My Ladder Rung

I am shamefully afraid of heights. I mean, I am terrified of being elevated in the air by more than a couple of feet. Roller coasters are not entertainment but rather a torture device created by the cruelest of men. To put it into context, I get a little nervous just standing on top of a 6 foot ladder. Because of that, I’ve never been that adventurous of a person. I’d rather play it safe and am generally an overly cautious individual. I was always adverse to risk and confrontation.

Which brings this conversation I had nearly 10 years ago into great perspective. I was either filled by the Spirit or completely insane to do what I did. I sat down across the desk of a man that I had both respected and admired. He was a very spiritual man and a highly educated one too. It’s just not that often I get to sit across from men who helped found a seminary. Unfortunately for me, I had this meeting not to glean knowledge from him or to study under him. In fact, it was a “clearing of the air” meeting where I needed to bring up some ways where I felt he wasn’t entirely fair or kind regarding his assessment of me. I was deemed unworthy to be dating his daughter at the time, and his reasoning that I wasn’t “good enough” didn’t exactly register with me. How do you determine the value of someone that you’ve interacted with just twice in a group setting?

The conversation led to him drawing a diagram for me. It was a ladder. Each rung represented a level of leadership and responsibility that person could manage. The lowest rung represented the immediate community, the second lowest represented the local area and so forth with the highest two being one with a national and international capacity. I didn’t climb too high in his eyes and he saw my highest capacity about three to four rungs high. No further than a regional level. You can guess where he saw his daughter. (Hint: It was much higher than mine.)

The other thing that he told me was that I couldn’t become a spiritual leader because of my family of origin. My parents are not Christians and therefore he believed I wouldn’t have the capacity or the know how to lead a home as the spiritual leader. I mean, how could I possibly do what was never modeled for me? He saw me as being set up to fail and his daughter could not be a part of that sinking ship.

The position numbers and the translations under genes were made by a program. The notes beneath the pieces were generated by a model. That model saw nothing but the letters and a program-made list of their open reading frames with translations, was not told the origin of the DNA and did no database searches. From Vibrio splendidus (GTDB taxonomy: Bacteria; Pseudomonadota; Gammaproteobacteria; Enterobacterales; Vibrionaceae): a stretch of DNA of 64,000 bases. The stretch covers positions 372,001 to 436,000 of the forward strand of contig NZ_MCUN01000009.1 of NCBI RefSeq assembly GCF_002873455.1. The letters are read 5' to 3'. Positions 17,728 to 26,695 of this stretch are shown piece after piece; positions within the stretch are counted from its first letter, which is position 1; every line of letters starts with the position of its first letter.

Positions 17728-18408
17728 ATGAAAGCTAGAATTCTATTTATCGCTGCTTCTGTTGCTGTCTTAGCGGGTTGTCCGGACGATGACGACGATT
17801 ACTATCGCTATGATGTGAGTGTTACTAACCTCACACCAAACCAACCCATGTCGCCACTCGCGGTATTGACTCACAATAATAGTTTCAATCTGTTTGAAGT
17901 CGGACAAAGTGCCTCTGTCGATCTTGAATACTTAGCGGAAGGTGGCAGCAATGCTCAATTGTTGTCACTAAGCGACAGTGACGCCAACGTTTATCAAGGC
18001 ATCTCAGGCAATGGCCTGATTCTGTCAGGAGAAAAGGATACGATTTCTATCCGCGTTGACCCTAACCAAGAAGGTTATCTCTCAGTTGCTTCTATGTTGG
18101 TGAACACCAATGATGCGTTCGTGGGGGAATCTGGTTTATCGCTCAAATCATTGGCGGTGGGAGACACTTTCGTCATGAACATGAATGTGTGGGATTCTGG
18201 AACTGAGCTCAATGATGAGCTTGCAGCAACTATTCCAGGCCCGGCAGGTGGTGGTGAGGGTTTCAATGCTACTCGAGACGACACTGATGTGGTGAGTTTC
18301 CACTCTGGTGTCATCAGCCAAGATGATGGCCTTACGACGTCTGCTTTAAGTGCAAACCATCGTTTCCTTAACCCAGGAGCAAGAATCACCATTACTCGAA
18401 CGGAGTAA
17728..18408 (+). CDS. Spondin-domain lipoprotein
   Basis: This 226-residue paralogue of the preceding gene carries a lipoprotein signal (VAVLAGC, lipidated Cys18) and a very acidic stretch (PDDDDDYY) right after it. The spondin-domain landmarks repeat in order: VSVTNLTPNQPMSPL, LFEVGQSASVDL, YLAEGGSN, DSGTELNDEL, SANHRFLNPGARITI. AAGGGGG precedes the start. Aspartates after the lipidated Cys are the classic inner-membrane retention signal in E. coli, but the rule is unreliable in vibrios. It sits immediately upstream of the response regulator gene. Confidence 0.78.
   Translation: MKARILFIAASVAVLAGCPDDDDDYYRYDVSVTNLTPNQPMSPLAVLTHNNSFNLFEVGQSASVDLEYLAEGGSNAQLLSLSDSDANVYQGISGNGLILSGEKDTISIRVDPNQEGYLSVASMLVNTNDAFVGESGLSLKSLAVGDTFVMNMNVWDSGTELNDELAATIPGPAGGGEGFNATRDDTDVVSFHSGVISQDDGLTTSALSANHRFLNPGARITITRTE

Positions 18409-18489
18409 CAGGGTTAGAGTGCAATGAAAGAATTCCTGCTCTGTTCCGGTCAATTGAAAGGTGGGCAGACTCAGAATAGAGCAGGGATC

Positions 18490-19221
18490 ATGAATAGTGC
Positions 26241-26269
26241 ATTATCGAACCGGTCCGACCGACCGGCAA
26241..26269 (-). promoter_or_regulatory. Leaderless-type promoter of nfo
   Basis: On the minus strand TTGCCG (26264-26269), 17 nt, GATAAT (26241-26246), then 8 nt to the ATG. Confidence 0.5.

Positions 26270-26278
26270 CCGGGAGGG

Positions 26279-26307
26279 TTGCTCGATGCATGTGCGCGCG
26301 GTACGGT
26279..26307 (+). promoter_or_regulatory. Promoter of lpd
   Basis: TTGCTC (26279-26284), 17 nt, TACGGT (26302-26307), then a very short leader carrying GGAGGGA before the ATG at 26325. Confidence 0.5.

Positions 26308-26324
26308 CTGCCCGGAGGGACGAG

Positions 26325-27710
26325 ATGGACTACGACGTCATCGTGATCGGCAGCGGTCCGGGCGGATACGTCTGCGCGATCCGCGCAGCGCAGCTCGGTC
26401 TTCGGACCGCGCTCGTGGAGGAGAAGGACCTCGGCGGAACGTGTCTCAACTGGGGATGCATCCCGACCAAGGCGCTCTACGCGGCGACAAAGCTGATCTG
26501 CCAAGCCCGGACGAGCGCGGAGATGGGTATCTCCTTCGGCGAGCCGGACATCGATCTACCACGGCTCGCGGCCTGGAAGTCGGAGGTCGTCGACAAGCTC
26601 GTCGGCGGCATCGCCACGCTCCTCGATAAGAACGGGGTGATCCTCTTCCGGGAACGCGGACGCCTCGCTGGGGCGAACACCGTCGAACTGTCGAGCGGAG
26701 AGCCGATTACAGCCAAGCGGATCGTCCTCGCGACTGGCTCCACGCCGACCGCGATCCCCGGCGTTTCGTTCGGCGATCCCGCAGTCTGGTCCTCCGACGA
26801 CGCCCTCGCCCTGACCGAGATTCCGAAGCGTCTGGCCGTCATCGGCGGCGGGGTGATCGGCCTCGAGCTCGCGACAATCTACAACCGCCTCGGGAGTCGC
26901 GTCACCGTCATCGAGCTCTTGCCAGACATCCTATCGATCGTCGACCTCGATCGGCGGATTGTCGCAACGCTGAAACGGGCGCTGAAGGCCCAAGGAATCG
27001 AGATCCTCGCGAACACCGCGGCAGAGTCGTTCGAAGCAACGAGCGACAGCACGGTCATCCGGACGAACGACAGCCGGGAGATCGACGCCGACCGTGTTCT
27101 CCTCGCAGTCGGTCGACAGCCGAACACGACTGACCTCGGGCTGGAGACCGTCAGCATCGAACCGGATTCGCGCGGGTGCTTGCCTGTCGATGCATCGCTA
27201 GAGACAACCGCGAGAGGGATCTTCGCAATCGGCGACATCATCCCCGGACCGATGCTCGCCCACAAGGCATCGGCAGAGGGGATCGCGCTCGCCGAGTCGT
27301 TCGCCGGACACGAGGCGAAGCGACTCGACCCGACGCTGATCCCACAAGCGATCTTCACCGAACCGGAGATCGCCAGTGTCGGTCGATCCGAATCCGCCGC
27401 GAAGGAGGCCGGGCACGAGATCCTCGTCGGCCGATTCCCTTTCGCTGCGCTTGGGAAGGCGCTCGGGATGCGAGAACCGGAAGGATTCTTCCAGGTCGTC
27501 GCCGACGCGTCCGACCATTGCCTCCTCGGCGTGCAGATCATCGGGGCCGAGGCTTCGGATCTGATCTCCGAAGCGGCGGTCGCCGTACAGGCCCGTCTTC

10 years later, now married and with a daughter of my own, I can sympathize with that man. If I saw some bum pursuing my daughter, I’d encourage her to not give him the time of day. Naturally, my hope is that I’ll have raised her well enough to differentiate between a quality man and an idiot so I won’t need to step in myself. Thankfully I still have a few years before I get to that point, but as I think about my future and my family’s future, I want to take stock of where exactly I came from.

Those of you who know my wife know that she is not ordinary by any means. At least not in the spiritual sense. Most of her insight doesn’t come from anything learned, read or trained. It’s mostly instinct and intuition. It is God-given and it is amazing. It is breathtaking to watch TJ in her element. I would much rather watch her in ministry than hop in a time machine to watch Pele in his prime. She is just that incredible. And this isn’t just me being her biased husband. Most of you have stopped me in my tracks just to tell me how amazing she is. It is something that’s just so evident and clear to the world around her. Which leads me to the obvious question, “Why in her right mind, would TJ marry someone like me?”

I carry with me that conversation with that man and a metaphorical ladder rung. I don’t carry it around as a chip on my shoulder and use it as a big “I told you so”. But rather I carry it around like a scar. It is healed, but you can still see the damage that was done. That conversation was absolutely brutal on me emotionally, as I would imagine for any other 20 year old. I want to remember how damaged I was so I’ll never inflict that kind of pain on anyone else, much less any suitors Eden has.

I’ve been very fortunate and blessed by the number of people who have commented on me and my marriage, on me as a husband and on me as a father. Every piece of affirmation in that area slowly tears away the wall of doubt in my heart and affirms that I am not nor will I ever be defined by that ladder rung. My spiritual legacy will not be defined by my heritage alone. I can have a godly marriage, be a godly husband and be a godly father, and even be a great spiritual leader despite my great fear in climbing high.

My Birthday Reflection


It wasn’t fancy. It was just round with a very classic black and white look. It was my favorite birthday present of my childhood and quite possibly the only memory I have of my birthday celebrations. I was eight and my parents had gotten me the best gift of all, a soccer ball.

I had zero coordination and my best attempts at anything resembling a soccer move would be a painful toe punch towards nothing, but nobody cared. Certainly not me. All I knew was that I had a chance to kick a ball around with my Dad and my friends and that was plenty of celebration for me.